Cold Sassy Tree, by Olive Ann Burns

Cold Sassy Tree

For some people, there are short periods in their lives when they have to do a lot of growing up, very quickly. For Hoyt Willis Tweedy, that time is the summer, fall, and winter of 1906. Cold Sassy Tree, by Olive Ann Burns, tells the story of the summer that Will stopped being a child. The blurbs on the front and back of the edition I read told me that this was a hilarious book. While there are parts of this book that made me laugh, Cold Sassy Tree mostly made me angry or sad. That said, I can understand why the other blurbs of this book call it “one of the best portraits of small town southern life ever written” (Pat Conroy)—though I have to point out that this book is very much a portrait of white southern life.

Cold Sassy Tree opens in July of 1906 with a scandal. Will’s grandfather has just gotten remarried. This wouldn’t be so scandalous except that Grandpa Blakeslee’s first wife died just three weeks prior and that his new wife is a “damnyankee.” It doesn’t take long for us to learn that Blakeslee’s chief delight is tweaking the town’s nose. Right up until the poignant end to the novel, Blakeslee will scandalize people left and right throughout the town of Cold Sassy. Will, for the most part, is caught in the middle. He sympathizes with and rather enjoys his grandfather’s antics, but he has to live with his mother who is mostly horrified by her father’s actions.

Will is a retrospective teenager. As the novel rolls along, he ponders the town, his mother, and his aunt’s reaction to Blakeslee’s remarriage. One gets the impression that there is only one acceptable way to live in Cold Sassy. If someone steps off the path, they are gossiped about and, if they don’t have enough clout, shunned. Will’s mother and aunt are constantly worried about what everyone will think.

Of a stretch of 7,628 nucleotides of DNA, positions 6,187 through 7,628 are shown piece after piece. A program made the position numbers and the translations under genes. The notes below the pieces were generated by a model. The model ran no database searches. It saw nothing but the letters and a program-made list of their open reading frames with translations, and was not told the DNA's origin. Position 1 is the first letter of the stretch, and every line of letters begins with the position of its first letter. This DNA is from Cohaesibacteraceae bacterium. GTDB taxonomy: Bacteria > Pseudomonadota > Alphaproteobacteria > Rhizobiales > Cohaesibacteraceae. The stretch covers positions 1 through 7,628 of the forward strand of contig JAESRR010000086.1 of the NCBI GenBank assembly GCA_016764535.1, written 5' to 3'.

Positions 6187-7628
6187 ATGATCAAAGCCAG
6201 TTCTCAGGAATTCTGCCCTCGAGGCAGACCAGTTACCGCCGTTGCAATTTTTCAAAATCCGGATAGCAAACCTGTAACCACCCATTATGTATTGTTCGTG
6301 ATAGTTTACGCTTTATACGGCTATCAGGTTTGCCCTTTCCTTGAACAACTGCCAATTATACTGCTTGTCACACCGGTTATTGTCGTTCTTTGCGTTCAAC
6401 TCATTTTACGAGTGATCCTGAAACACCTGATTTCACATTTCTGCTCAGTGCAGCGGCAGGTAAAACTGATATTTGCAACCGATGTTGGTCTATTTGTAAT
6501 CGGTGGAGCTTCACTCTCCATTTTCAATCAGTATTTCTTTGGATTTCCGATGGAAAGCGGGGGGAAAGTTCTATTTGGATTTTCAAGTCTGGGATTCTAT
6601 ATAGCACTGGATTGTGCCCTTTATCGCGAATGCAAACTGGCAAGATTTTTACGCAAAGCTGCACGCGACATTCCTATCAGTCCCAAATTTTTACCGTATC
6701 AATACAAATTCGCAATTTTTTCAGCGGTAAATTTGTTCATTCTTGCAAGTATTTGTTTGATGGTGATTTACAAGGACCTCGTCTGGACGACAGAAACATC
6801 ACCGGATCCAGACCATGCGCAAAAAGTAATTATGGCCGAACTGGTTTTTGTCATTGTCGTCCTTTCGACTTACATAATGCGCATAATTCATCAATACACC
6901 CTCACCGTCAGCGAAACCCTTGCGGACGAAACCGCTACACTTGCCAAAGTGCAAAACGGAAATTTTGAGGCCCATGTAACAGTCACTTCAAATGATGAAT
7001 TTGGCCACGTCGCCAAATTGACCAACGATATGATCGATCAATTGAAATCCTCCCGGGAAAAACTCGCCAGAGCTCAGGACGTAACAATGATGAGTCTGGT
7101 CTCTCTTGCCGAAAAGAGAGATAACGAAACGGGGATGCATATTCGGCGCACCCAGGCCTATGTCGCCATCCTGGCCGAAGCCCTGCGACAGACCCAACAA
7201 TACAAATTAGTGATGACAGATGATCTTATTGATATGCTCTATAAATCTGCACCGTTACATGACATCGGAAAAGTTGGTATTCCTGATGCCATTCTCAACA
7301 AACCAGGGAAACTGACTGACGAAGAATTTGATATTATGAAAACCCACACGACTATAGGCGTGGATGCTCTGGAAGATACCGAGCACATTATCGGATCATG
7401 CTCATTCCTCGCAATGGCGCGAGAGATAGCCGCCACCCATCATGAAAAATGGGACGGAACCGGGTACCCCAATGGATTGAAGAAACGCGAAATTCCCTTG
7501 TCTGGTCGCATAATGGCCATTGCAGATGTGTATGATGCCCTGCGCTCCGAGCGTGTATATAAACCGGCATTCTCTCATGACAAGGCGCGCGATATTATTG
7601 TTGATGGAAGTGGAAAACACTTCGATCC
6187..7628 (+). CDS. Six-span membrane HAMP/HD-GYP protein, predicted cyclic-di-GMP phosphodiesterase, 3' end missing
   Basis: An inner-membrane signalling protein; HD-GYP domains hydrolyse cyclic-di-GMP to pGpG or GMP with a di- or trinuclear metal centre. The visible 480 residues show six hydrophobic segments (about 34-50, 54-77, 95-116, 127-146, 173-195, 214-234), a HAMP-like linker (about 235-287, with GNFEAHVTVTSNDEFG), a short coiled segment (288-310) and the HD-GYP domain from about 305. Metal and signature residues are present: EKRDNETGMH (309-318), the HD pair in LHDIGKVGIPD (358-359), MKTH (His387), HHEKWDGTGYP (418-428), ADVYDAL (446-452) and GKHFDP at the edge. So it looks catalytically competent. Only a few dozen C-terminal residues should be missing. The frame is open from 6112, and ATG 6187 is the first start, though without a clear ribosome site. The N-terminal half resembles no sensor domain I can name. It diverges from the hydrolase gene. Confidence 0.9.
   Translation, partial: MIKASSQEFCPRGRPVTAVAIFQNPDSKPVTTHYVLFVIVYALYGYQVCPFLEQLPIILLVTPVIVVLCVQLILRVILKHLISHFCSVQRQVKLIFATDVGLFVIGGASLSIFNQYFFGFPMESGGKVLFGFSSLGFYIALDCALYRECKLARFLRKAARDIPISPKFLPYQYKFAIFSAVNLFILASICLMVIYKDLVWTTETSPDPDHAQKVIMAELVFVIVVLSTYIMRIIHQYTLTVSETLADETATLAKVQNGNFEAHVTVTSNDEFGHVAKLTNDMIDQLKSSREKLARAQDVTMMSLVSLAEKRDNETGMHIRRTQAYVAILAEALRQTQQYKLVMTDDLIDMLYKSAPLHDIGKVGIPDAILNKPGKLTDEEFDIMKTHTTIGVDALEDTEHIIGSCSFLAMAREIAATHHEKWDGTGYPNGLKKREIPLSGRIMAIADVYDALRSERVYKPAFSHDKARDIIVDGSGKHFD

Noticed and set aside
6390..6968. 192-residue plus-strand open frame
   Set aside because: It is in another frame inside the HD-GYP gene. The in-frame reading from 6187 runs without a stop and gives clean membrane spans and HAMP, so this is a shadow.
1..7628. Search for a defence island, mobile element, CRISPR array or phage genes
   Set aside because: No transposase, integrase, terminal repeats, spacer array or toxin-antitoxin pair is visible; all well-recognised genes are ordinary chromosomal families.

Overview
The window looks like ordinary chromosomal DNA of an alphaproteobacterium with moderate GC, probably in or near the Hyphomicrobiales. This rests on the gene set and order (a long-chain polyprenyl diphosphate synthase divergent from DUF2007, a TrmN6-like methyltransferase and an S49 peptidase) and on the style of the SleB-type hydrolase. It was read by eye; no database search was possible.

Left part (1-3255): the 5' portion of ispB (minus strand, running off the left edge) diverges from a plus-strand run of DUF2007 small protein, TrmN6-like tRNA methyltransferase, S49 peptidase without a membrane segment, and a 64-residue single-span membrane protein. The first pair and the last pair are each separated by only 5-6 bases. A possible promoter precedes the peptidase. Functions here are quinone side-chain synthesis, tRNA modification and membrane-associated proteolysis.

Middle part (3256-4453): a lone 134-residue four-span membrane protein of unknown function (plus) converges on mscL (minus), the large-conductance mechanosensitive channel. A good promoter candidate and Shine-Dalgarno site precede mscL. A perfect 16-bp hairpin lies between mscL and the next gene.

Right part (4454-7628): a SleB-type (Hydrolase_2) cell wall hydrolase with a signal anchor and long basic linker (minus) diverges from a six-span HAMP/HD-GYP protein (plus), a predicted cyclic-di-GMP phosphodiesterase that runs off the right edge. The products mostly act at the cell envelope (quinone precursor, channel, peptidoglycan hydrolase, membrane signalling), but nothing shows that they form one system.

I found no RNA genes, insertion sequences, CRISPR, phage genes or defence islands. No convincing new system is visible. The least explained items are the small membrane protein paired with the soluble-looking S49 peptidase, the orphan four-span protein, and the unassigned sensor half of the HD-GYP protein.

On the surface, Cold Sassy Tree is a comedy of manners. But because it’s set in the American south, there are some dark undercurrents in the story. There were only a few chapters where I didn’t come across, all unawares, a slap in the face from racism, classism, sexism, or religious hypocrisy. The people of Cold Sassy, Georgia would like to think they’re upright Christian folks, but they look down on black people, the mill workers and farmers, and people from north of the Mason-Dixon line. (Meanwhile, the town Baptists aren’t overfond of the Methodists in town, and the feeling is mutual.)

There are a lot of ideas to mine from Cold Sassy Tree. I feel I could write whole papers about scenes like when Will learned the real reason his family’s black cook and maid won’t use the family dishes or when he gets caught kissing a mill working girl or just tracing the use of certain derogatory terms used by the white characters. There are land mines buried throughout this book.

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